journal = "Tissue engineering. Part B: Reviews",
issn = "1937-3368",
publisher = "Mary Ann Liebert Inc.",
number = "4",

}

Methods of monitoring cell fate and tissue growth in three-dimensional scaffold-based strategies for in vitro tissue engineering. / Leferink, Anne Marijke; van Blitterswijk, Clemens; Moroni, Lorenzo.

In: Tissue engineering. Part B: Reviews, Vol. 22, No. 4, 01.03.2016, p. 265-283.

Research output: Contribution to journalArticleAcademicpeer-review

TY - JOUR

T1 - Methods of monitoring cell fate and tissue growth in three-dimensional scaffold-based strategies for in vitro tissue engineering

AU - Leferink, Anne Marijke

AU - van Blitterswijk, Clemens

AU - Moroni, Lorenzo

N1 - 10.1089/ten.TEB.2015.0340

PY - 2016/3/1

Y1 - 2016/3/1

N2 - In the field of tissue engineering, there is a need for methods that allow assessing the performance of tissue-engineered constructs noninvasively in vitro and in vivo. To date, histological analysis is the golden standard to retrieve information on tissue growth, cellular distribution, and cell fate on tissue-engineered constructs after in vitro cell culture or on explanted specimens after in vivo applications. Yet, many advances have been made to optimize imaging techniques for monitoring tissue-engineered constructs with a sub-mm or μm resolution. Many imaging modalities have first been developed for clinical applications, in which a high penetration depth has been often more important than lateral resolution. In this study, we have reviewed the current state of the art in several imaging approaches that have shown to be promising in monitoring cell fate and tissue growth upon in vitro culture. Depending on the aimed tissue type and scaffold properties, some imaging methods are more applicable than others. Optical methods are mostly suited for transparent materials such as hydrogels, whereas magnetic resonance-based methods are mostly applied to obtain contrast between hard and soft tissues regardless of their transparency. Overall, this review shows that the field of imaging in scaffold-based tissue engineering is developing at a fast pace and has the potential to overcome the limitations of destructive endpoint analysis.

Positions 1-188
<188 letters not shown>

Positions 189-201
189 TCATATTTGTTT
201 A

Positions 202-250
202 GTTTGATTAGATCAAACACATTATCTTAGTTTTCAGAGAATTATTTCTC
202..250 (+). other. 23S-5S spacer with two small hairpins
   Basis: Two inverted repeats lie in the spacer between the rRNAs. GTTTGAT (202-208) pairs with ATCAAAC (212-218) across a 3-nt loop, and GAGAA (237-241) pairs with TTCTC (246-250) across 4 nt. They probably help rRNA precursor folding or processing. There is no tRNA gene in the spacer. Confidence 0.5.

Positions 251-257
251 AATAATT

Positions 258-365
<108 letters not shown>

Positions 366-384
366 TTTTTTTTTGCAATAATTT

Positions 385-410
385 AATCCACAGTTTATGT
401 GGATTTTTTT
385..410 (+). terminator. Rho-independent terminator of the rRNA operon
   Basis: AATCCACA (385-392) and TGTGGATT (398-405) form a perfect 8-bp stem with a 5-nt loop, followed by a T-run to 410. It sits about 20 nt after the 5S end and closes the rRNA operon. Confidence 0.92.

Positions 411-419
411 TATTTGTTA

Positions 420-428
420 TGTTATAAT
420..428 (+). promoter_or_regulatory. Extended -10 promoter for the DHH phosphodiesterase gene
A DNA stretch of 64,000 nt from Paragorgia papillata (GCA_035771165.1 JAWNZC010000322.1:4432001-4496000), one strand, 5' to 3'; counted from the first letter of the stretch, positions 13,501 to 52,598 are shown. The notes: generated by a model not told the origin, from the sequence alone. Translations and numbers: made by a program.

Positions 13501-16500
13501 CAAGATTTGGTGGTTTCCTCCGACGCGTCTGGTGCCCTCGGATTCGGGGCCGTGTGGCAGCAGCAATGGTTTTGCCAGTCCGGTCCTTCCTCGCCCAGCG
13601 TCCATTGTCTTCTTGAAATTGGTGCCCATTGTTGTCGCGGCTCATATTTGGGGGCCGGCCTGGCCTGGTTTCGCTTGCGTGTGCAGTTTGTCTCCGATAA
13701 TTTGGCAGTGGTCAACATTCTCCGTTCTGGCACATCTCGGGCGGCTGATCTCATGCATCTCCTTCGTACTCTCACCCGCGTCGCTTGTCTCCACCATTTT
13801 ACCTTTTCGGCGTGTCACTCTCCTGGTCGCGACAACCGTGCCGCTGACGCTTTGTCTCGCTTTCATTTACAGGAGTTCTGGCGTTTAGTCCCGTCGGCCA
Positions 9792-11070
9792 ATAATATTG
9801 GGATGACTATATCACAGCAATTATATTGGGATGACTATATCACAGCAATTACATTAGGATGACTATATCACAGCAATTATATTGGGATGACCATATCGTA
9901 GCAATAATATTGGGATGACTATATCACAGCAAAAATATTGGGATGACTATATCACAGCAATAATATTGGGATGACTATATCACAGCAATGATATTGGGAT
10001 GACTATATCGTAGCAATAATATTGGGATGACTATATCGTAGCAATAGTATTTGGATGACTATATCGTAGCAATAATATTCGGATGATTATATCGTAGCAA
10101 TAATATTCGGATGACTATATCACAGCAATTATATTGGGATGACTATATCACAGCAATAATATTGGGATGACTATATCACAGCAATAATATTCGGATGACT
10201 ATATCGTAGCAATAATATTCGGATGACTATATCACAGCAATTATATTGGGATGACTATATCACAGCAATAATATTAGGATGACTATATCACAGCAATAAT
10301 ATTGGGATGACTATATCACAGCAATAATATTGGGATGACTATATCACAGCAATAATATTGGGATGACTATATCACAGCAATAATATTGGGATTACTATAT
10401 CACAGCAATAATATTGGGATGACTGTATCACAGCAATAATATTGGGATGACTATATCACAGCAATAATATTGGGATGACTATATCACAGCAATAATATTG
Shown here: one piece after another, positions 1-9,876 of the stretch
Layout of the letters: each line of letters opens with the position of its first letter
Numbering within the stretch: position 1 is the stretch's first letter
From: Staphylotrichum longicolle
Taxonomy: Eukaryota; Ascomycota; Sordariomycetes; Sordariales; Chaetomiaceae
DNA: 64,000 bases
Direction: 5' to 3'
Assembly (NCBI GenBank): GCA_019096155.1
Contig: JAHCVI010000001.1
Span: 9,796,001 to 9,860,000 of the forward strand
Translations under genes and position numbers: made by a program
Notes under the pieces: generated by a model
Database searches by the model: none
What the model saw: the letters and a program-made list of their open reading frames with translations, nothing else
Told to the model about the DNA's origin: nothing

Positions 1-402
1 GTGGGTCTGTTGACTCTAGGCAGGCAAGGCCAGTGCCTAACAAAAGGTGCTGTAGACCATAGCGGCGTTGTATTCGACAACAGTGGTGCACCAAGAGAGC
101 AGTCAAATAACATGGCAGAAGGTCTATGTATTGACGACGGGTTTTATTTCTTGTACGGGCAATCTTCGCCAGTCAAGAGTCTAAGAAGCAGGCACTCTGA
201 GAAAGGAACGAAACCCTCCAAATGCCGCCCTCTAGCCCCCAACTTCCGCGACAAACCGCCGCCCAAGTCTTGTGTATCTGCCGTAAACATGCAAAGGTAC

AB - In the field of tissue engineering, there is a need for methods that allow assessing the performance of tissue-engineered constructs noninvasively in vitro and in vivo. To date, histological analysis is the golden standard to retrieve information on tissue growth, cellular distribution, and cell fate on tissue-engineered constructs after in vitro cell culture or on explanted specimens after in vivo applications. Yet, many advances have been made to optimize imaging techniques for monitoring tissue-engineered constructs with a sub-mm or μm resolution. Many imaging modalities have first been developed for clinical applications, in which a high penetration depth has been often more important than lateral resolution. In this study, we have reviewed the current state of the art in several imaging approaches that have shown to be promising in monitoring cell fate and tissue growth upon in vitro culture. Depending on the aimed tissue type and scaffold properties, some imaging methods are more applicable than others. Optical methods are mostly suited for transparent materials such as hydrogels, whereas magnetic resonance-based methods are mostly applied to obtain contrast between hard and soft tissues regardless of their transparency. Overall, this review shows that the field of imaging in scaffold-based tissue engineering is developing at a fast pace and has the potential to overcome the limitations of destructive endpoint analysis.

KW - EWI-27687

KW - IR-103349

KW - METIS-321699

U2 - 10.1089/ten.TEB.2015.0340

DO - 10.1089/ten.TEB.2015.0340

M3 - Article

VL - 22

SP - 265

EP - 283

JO - Tissue engineering. Part B: Reviews

JF - Tissue engineering. Part B: Reviews

SN - 1937-3368

IS - 4

ER -